Back door Roth IRA for both of us on January 1, then our 401k, 403b, and 457b accounts maxed out evenly over each pay pay period. We also have a nominal amount in a FSA spread out over the year also to cover ophthalmology and dental visits, prescriptions, etc. Thankfully no major medical issues for us. There is no HSA available for us unfortunately. We have no need for 529 plans. Taxable accounts each month depending on cash flow.

                Comment


                • #9
                  Back door Roth IRAs on January 1.

                  Max out our 401k, 403b, 457b accounts throughout the year.

                  Nominal amount in a FSA to cover opthalmology, dentist, prescriptions, etc. No HSA available. No 529 plans needed.

                  Taxable account throughout the year depending on cash flow.

                  Comment


                  • #10
                    1. Back door Roth in January for both of us (maximum contribution)

                    2. Max out each 401k, 403b, and 457b account evenly over each paycheck

                    3. Nominal amount in FSA for dentist, opthalmology, prescriptions, etc. No HSA available, no 529 needed.

                    4. Taxable accounts monthly based on cash flow

                    Comment


                    • #11




                      Coming out of paycheck spread out evenly all year (max):

                      1a HSA

                      1b 401k

                      1c 457

                      1d Dependent care FSA (not retirement, obviously, but tax advantaged)

                       

                      2. Traditional IRAs we buy increments of  $1000 or $500 throughout the year until convert in December

                      3. 529s funded in October. No state tax benefit (no state tax, free money)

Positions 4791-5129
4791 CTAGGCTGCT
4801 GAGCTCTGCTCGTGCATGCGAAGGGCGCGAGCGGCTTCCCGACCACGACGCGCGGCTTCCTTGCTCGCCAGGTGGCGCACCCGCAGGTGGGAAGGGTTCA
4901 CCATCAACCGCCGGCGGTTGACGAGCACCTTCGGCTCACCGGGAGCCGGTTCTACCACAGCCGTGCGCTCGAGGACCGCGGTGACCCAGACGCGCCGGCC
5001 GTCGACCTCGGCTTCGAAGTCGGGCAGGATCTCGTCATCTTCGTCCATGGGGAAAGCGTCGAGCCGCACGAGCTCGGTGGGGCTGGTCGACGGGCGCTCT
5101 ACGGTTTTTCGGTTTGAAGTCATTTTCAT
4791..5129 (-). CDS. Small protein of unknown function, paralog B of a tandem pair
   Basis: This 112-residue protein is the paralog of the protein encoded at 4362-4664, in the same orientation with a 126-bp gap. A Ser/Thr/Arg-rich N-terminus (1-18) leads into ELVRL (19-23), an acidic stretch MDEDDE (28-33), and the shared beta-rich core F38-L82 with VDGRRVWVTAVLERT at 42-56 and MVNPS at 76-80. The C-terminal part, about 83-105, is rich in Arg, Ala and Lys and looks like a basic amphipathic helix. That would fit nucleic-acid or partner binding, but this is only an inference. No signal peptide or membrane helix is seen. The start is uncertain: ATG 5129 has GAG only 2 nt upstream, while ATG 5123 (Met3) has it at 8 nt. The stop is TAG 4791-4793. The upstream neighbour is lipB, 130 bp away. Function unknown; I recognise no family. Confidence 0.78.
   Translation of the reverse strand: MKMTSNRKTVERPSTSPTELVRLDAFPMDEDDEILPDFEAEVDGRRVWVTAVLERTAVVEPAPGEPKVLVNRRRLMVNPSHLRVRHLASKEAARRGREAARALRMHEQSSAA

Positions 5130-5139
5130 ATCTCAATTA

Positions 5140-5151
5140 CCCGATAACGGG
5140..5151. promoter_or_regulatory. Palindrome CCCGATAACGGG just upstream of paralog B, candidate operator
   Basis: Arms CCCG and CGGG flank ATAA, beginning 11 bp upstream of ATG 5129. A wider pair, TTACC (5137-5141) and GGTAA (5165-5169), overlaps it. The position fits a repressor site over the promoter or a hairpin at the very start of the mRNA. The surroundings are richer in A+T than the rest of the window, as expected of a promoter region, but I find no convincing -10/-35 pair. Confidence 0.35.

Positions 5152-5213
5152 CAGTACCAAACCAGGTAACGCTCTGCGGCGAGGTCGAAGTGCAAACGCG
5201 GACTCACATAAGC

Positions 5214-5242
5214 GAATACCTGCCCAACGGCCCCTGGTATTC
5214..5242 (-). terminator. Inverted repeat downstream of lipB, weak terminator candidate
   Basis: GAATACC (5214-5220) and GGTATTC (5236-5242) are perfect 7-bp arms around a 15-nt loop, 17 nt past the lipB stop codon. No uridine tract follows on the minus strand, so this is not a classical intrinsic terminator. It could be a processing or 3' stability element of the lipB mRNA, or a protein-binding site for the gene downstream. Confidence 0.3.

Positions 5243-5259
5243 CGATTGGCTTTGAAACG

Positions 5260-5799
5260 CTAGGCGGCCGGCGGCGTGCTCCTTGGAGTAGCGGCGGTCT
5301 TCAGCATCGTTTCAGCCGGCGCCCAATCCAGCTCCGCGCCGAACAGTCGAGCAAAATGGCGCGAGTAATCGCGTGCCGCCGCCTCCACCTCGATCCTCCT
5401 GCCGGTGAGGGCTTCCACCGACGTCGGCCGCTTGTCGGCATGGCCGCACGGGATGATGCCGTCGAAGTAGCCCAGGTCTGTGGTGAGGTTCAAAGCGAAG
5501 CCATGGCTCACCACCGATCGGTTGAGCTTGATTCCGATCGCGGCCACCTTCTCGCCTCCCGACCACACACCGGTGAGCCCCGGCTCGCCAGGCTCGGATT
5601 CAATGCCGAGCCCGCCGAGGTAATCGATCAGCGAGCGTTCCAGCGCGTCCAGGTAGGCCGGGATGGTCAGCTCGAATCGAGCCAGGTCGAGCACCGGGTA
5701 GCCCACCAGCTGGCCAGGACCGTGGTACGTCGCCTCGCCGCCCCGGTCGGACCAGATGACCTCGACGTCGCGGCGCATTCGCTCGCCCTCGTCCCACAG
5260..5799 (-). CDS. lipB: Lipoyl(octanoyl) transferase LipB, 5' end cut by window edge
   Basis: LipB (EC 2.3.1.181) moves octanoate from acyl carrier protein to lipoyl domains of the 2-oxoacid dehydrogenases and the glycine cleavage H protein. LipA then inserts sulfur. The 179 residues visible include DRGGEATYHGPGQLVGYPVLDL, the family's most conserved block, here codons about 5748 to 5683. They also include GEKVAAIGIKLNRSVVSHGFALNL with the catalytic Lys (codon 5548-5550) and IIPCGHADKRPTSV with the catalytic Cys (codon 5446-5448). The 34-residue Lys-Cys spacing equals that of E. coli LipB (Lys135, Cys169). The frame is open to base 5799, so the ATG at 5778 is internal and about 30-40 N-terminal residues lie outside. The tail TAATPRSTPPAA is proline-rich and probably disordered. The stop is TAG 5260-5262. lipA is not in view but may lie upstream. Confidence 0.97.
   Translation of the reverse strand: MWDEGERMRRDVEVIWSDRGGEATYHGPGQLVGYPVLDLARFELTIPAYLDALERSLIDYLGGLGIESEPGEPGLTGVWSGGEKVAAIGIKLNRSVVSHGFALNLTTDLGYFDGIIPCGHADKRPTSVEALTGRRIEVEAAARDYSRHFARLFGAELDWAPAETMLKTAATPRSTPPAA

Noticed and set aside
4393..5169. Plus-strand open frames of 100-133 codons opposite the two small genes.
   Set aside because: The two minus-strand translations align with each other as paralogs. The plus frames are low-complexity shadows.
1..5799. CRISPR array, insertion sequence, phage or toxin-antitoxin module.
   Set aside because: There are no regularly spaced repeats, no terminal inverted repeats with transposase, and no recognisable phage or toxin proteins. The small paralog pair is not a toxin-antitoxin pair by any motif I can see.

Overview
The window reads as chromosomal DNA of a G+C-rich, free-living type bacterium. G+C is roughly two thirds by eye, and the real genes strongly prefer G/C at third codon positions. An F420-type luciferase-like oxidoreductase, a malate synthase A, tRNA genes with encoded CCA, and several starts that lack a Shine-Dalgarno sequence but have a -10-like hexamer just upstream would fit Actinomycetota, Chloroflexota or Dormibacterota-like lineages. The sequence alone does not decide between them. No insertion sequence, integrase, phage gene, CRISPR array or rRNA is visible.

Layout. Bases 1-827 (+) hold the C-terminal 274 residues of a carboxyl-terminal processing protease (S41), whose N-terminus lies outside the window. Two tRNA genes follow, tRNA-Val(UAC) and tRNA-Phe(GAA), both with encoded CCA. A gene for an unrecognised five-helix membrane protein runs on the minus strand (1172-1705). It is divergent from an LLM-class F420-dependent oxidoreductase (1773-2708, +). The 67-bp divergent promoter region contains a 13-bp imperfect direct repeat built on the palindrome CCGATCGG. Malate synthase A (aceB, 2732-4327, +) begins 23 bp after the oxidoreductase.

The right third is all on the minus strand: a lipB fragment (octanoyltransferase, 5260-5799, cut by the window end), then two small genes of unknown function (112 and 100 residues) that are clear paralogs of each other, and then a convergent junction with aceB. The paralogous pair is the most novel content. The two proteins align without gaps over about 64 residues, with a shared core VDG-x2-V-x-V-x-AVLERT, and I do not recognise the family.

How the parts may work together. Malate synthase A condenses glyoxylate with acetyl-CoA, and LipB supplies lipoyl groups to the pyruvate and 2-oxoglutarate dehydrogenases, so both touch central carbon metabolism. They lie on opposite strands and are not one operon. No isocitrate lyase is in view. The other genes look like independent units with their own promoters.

4. Kids’ Roths in December.

                      5. Taxable account at end of year.
                      Click to expand...


                      Curious about your backdoor Roth conversion. If you are contributing to a TIRA all year, then you have to pro-rate when it's time to convert and the account may even be down. Why not contribute to a taxable account all year then move $5,500 to your TIRA before converting to a BDR a few days later? Gains/losses in a non-deductible TIRA are inferior to same in a taxable account. Just wondering...
                      Our passion is protecting clients and others from predatory advisors. Fox & Co CPAs, Fox & Co Wealth Mgmt. 270-247-6087

                      Comment


                      • #12
                        Johanna,

                        It is just a personal feel that I want the money in a Traditional IRA for a longer period than just a one-day flip.  It is easier for my wife and I to see and keep that money earmarked in that way as well.

                        Comment


                        • #13




                          Johanna,

                          It is just a personal feel that I want the money in a Traditional IRA for a longer period than just a one-day flip.  It is easier for my wife and I to see and keep that money earmarked in that way as well.
                          Click to expand...


                          Ahhh, I see.
                          Our passion is protecting clients and others from predatory advisors. Fox & Co CPAs, Fox & Co Wealth Mgmt. 270-247-6087

                          Comment


                          • #14
                            Husband is PGY2 and we are dual-income with two kids.

                            1. 403b up to employer match

                            2. Both our Roth IRAs to the limit ($11,000)

                            3. HSA to the limit ($6,500 per family)

                            4. 529 to the state tax limit ($2,000 per kid)

                            5. Coverdell (i.e. ESA) to the limit ($2,000 per kid)

                            6. Back to 403b as we can spare

                            Comment


                            • #15







                              Johanna,

                              It is just a personal feel that I want the money in a Traditional IRA for a longer period than just a one-day flip.  It is easier for my wife and I to see and keep that money earmarked in that way as well.
                              Click to expand…


                              Ahhh, I see.
                              Click to expand...


                              Seems like a big hassle for the step doctrine that has never, to my knowledge, been enforced on a backdoor Roth IRA. But to each his own.
                              Helping those who wear the white coat get a fair shake on Wall Street since 2011

                              Comment